On December 10, 2019, the House Democrats and Trump administration reached an agreement on the United States-Mexico-Canada Agreement (USMCA), which would replace the North American Free Trade Agreement (NAFTA) of 1994. According to CNBC, the final version does not include a 10-year data exclusivity period for biologic drugs that was part of earlier versions of the agreement, as we previously reported. The 10-year period in the USMCA would have extended Canada’s 8-year period of exclusivity and Mexico’s 5-year period of exclusivity, which some members of Congress such as Rep. Jan Schakowsky (D-Ill.) believed “would have raised the price of prescription drugs across North America by locking in high drug prices and expanding big pharma’s monopoly.”
The Association for Accessible Medicines issued a statement saying “[t]he revised text creates greater opportunities for patients in Mexico, Canada and the United States to access less expensive medicines and promotes a competitive pharmaceutical market across the three countries.” On the other hand, the Biotechnology Innovation Organization (BIO) released a statement arguing, among other things, that “[T]oday’s announcement declares open season on these innovators and sends a clear message that the U.S. government will stand idly by while foreign entities attack American intellectual property, American jobs and America’s global leadership in medical innovation.”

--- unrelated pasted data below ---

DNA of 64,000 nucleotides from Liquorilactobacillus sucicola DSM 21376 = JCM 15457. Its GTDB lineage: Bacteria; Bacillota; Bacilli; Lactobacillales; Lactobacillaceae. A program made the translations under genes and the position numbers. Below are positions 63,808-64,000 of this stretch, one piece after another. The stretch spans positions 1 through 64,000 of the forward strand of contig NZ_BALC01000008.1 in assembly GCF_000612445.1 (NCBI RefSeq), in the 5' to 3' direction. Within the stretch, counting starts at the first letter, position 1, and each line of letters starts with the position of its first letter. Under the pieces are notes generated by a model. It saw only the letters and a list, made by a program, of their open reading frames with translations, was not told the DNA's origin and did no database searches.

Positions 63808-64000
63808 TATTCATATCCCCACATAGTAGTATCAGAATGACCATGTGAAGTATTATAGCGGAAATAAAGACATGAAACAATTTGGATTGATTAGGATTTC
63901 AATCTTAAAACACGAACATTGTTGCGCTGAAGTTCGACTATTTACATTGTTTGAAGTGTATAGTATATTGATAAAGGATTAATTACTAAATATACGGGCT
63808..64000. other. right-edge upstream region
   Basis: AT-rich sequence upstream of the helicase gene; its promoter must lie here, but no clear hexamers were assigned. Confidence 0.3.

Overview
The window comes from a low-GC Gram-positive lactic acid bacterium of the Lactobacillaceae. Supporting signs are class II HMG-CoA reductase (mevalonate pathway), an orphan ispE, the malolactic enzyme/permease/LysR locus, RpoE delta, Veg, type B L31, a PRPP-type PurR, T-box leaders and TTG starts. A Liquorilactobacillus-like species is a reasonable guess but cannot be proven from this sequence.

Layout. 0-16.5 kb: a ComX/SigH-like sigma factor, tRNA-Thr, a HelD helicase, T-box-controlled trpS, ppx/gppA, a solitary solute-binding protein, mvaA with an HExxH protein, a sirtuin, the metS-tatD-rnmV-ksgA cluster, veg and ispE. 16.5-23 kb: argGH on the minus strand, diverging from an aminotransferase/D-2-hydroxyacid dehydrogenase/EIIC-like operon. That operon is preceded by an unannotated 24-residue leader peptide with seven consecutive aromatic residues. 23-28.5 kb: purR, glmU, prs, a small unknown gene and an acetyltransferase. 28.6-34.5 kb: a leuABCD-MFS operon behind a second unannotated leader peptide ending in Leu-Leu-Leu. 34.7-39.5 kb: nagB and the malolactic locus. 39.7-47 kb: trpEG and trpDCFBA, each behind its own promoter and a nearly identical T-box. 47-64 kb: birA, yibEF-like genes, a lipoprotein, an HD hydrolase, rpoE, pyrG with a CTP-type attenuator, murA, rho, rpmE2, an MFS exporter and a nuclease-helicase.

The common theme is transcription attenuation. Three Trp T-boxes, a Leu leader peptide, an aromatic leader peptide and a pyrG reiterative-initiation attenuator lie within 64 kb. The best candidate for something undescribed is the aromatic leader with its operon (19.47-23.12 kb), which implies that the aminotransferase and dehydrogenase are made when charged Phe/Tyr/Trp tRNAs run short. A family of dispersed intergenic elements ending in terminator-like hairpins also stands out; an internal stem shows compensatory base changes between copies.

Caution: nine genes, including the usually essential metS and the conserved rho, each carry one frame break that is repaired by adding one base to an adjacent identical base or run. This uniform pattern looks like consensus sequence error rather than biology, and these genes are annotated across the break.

The House is expected to ratify the bill before the end of the year, but the Senate is not expected to ratify the bill until next year.
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